Miners in the Democratic Republic of Congo are seeking concessions under the nation’s new industry code and holding off challenging it through arbitration, in the hope they can still wring out a compromise in the world’s main source of cobalt and Africa’s biggest copper producer.
Producers including Glencore Plc and Randgold Resources Ltd. have opposed the new code that raised royalties, introduced taxes and canceled a clause that would have protected them against fiscal changes for 10 years. While arbitration is still an option, they’re trying to get the government back to the negotiating table — so far with no success: the miners submitted their counter-proposals in March but have yet to receive a response.
In the meantime, Randgold is talking to the government about offsetting some of the increased costs it’s facing under Article 220 of the code, which allows the government to offer various forms of relief to companies operating in remote areas that lack infrastructure like roads and electricity. Similar incentives may be available to Alphamin Resources Corp., which is building a tin mine in east Congo.
“We have been very clear we don’t believe that the code is in the best interests of the country and the mining sector as a whole,” Randgold Chief Financial Officer Graham Shuttleworth said in an interview. “We need to consider all of our options — arbitration and negotiating a package under Article 220 — all of those options are open to us.”
Randgold’s Kibali project, Africa’s biggest gold mine that’s expected to produce more than 700,000 ounces of gold this year, is located in a remote area in northeast Congo’s Haut-Uele province. Alphamin is building a tin mine in North Kivu, a province blighted by poor infrastructure and where dozens of armed militia groups carry out sporadic attacks on civilians.
North Kivu’s governor has submitted an Article 220 request to Prime Minister Bruno Tshibala on behalf of all miners in the province, Alphamin Chief Executive Officer Boris Kamstra said.
“We have not been informed of any decisions under consideration or negotiations which may occur,” he said in an emailed response to questions.
Despite the respite potentially on offer to Randgold and Alphamin, they haven’t reversed their objection to the new code — a hostility shared by other international miners in Congo. The companies were among eight firms that formed the Mining Promotion Initiative in August to lobby the government to listen to their concerns about the law and make modifications.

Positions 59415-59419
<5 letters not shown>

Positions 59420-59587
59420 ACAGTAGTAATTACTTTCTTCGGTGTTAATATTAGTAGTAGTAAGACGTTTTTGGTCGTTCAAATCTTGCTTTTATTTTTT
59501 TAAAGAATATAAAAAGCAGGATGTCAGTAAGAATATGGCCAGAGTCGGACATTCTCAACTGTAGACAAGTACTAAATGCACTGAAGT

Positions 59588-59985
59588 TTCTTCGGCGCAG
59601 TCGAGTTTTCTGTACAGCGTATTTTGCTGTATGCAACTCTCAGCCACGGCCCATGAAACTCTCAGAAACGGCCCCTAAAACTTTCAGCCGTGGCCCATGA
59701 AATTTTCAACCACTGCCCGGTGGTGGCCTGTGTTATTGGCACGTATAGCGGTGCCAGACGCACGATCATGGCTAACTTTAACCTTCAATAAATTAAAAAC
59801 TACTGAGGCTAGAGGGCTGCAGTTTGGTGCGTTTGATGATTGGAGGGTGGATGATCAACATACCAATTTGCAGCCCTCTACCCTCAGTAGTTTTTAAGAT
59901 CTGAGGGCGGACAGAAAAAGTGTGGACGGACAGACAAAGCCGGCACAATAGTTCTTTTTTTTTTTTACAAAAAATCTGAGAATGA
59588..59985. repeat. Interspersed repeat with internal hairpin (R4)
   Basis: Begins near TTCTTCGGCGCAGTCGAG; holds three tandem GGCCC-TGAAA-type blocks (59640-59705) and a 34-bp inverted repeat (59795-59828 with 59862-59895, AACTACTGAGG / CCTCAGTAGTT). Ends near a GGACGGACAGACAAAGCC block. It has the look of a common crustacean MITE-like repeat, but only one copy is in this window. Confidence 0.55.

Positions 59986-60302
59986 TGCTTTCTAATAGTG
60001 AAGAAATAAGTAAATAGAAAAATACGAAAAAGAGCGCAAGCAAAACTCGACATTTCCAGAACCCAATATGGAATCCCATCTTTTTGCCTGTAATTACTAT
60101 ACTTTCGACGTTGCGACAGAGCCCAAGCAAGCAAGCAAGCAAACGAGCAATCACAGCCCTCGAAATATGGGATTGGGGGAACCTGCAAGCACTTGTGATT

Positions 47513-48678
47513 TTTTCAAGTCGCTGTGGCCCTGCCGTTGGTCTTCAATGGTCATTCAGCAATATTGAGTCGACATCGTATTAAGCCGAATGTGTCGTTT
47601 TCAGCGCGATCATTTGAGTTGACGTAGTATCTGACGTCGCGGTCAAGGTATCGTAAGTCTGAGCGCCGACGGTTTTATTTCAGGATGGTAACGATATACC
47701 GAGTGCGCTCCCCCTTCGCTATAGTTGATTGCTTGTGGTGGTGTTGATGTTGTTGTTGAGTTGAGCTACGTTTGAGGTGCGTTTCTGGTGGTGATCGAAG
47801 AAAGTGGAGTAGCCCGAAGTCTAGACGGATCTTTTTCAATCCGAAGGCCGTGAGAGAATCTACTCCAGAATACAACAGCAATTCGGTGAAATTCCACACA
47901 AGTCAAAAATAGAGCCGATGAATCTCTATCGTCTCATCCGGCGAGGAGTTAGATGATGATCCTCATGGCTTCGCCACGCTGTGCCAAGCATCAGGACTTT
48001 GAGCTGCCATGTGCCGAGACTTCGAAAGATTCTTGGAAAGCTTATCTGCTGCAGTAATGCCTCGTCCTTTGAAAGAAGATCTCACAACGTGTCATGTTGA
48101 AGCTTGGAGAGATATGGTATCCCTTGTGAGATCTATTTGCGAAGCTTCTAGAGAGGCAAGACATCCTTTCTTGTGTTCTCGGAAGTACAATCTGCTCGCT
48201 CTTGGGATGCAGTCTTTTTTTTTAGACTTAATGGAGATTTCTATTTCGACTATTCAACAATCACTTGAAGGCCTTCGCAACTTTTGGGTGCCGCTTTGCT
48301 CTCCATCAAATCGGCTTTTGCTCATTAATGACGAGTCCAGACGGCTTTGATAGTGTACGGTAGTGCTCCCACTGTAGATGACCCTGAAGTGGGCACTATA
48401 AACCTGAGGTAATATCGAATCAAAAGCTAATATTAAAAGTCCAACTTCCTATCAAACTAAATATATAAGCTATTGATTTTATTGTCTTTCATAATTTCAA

Their primary objective is to salvage in some form the decade-long investor guarantee that was present in previous legislation.
China Molybdenum Co. and MMG Ltd., controlled by Chinese shareholders, have invoked an investment treaty between China and Congo in an effort to initiate talks, according to two people familiar with the matter. The companies wrote to Tshibala in June and August respectively, stating that a 2011 accord between the two countries obliges the government to settle disputes with Chinese investors “amicably by negotiation between the parties.”
If the disagreements can’t be resolved, investors are able to launch arbitration at various tribunals, including the Washington D.C.-based International Centre for Settlement of Investment Disputes, according to the treaty. Neither China Moly nor MMG has received a response from the government, the people said.
While arbitration is still an option, the companies would prefer to persuade the government to come to the table, Shuttleworth said. Civil society groups have backed them.
Twenty-five organizations, including Southern Africa Resource Watch, said last month arbitration must be avoided and urged the government to re-engage with investors to discuss their concerns. They also proposed giving producers a three-year moratorium from “certain measures” in the code.
Miners say the government breached their rights by excising the stability clause. The MPI wrote to Mines Minister Martin Kabwelulu in April saying “there can be no ambiguity, from a governmental point of view, as to the intention of the mining companies to protect their rights.”
The companies’ odds of amending the law, and in particular recovering the stability clause, either partially or wholly, appear limited in the short-term. Kabwelulu said last month he no longer wants to discuss their complaints and ruled out delaying the application of the code to the companies.
Mineral producers in Congo should “execute the measures of the mining code without procrastinating,” Kabwelulu’s chief of staff, Valery Mukasa, said by email.
Any decision to challenge the Congolese government through international arbitration would be weighed against maintaining long-term operations in the country and “wouldn’t be taken lightly,” said Martin Haylett, a research analyst at Wood Mackenzie.
“Our first choice is a process of dialogue to arrive at a position which is a win-win for both of us,” Shuttleworth said. “We have made it clear we would like to find solutions, but all options are open to us.”